Measure Performance. Family offices should consistently compare their performance with benchmarks. This is not always easy, however, because it may be difficult to find a benchmark that is directly comparable to the family office’s overall portfolio. In such cases, portfolio segmentation can help identify comparable benchmarks for the performance of each type of asset. Beyond the benchmarks themselves, the process of deciding on benchmarks often helps family members and asset managers clarify their return objectives for different types of investments. This process can also foster valuable discussions on the creation and measurement of value.

Assessing the Status of the Family Office Today

To assess how well a family office’s current setup meets the family’s objectives, family leaders can consider the following questions:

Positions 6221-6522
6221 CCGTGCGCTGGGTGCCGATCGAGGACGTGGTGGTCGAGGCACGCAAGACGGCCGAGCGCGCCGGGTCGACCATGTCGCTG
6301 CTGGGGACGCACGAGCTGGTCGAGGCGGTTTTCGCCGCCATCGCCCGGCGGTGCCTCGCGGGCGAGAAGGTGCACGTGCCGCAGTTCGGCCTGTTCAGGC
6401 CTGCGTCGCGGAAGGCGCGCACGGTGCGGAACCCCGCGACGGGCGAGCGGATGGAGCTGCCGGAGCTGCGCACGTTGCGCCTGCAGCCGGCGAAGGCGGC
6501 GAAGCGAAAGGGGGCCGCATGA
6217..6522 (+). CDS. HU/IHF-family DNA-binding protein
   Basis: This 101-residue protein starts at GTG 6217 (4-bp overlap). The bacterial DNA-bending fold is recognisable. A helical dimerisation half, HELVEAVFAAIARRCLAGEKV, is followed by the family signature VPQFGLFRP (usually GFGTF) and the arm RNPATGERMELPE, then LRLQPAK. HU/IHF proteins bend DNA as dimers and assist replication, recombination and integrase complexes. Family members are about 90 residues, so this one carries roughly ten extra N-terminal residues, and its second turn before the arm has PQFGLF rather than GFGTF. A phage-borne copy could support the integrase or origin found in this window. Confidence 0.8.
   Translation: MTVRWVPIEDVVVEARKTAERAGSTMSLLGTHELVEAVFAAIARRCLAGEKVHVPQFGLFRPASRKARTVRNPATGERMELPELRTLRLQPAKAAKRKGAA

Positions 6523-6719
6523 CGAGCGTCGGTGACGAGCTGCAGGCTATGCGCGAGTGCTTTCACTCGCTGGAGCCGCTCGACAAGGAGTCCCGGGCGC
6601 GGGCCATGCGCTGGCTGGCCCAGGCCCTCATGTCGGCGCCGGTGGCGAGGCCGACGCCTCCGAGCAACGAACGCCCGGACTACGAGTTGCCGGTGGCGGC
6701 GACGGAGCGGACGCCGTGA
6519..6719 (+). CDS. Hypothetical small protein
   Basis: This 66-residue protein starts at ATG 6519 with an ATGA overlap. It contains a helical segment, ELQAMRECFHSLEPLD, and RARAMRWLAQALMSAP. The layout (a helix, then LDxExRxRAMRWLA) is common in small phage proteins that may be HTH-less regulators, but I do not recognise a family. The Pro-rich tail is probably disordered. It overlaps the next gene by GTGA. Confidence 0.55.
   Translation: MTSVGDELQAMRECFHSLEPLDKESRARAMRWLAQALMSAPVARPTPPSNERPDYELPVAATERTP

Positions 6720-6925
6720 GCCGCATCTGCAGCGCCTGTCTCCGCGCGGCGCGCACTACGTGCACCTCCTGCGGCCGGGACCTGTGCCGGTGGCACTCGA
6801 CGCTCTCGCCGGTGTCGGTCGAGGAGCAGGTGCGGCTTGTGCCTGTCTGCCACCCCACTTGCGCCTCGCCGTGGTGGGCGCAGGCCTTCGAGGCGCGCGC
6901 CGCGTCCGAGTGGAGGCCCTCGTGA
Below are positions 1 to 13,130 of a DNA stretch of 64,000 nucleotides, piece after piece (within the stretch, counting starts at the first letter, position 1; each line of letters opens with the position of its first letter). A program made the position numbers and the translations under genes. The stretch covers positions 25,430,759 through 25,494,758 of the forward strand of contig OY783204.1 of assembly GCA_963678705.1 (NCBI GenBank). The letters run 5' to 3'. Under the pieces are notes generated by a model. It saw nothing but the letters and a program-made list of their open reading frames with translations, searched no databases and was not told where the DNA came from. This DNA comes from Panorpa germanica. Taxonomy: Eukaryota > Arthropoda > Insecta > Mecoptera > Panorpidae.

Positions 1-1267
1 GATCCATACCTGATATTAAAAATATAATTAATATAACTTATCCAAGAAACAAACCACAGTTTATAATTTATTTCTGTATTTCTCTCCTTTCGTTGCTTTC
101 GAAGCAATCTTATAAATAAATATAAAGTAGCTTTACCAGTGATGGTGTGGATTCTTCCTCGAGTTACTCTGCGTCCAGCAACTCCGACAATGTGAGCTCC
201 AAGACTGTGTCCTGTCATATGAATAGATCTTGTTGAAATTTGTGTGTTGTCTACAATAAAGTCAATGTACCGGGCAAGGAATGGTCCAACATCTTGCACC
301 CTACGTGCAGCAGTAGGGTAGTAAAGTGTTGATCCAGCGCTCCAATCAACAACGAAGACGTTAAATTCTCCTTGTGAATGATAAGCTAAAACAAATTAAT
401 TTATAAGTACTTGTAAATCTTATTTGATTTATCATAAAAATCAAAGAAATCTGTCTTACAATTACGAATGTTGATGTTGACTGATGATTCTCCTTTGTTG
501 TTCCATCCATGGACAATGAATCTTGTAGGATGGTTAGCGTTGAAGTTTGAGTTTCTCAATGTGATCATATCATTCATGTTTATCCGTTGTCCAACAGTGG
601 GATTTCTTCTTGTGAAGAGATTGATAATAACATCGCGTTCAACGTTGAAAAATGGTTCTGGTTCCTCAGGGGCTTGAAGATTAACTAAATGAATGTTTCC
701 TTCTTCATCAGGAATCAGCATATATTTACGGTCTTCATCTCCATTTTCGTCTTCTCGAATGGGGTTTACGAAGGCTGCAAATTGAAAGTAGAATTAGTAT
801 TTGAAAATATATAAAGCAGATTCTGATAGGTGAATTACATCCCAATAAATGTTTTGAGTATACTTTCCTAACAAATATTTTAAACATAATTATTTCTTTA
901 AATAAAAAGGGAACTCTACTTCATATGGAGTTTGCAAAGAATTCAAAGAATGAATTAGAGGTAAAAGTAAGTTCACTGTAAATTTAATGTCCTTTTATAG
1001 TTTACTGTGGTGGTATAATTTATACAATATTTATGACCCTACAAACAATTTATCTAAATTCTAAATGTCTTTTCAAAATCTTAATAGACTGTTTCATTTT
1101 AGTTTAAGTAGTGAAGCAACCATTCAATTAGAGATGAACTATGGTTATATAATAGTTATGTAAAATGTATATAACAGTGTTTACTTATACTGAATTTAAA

• Have we defined a long-term aspiration for the family office, including the scope of its activities and its investment objectives?
  • What roles will family members play in the family office? Have these roles been defined to foster family trust and cohesion in addition to effective management?
  • Have we established clear investment-policy guidelines that delineate the expected returns, risk metrics, and mix of asset classes? Have we made our investment objectives clear to both internal and external asset managers? Are their management incentives well aligned with our objectives?
  • How diverse is our investment portfolio? Do we invest in both financial assets and real assets? To achieve our long-term objectives, does the allocation of asset types need to change?
  • How well does our current approach allow us to match the right management capabilities with each type of asset? Does the current division of activities between our in-house family office and the broader market allow us to apply a cost-competitive approach to creating the greatest value?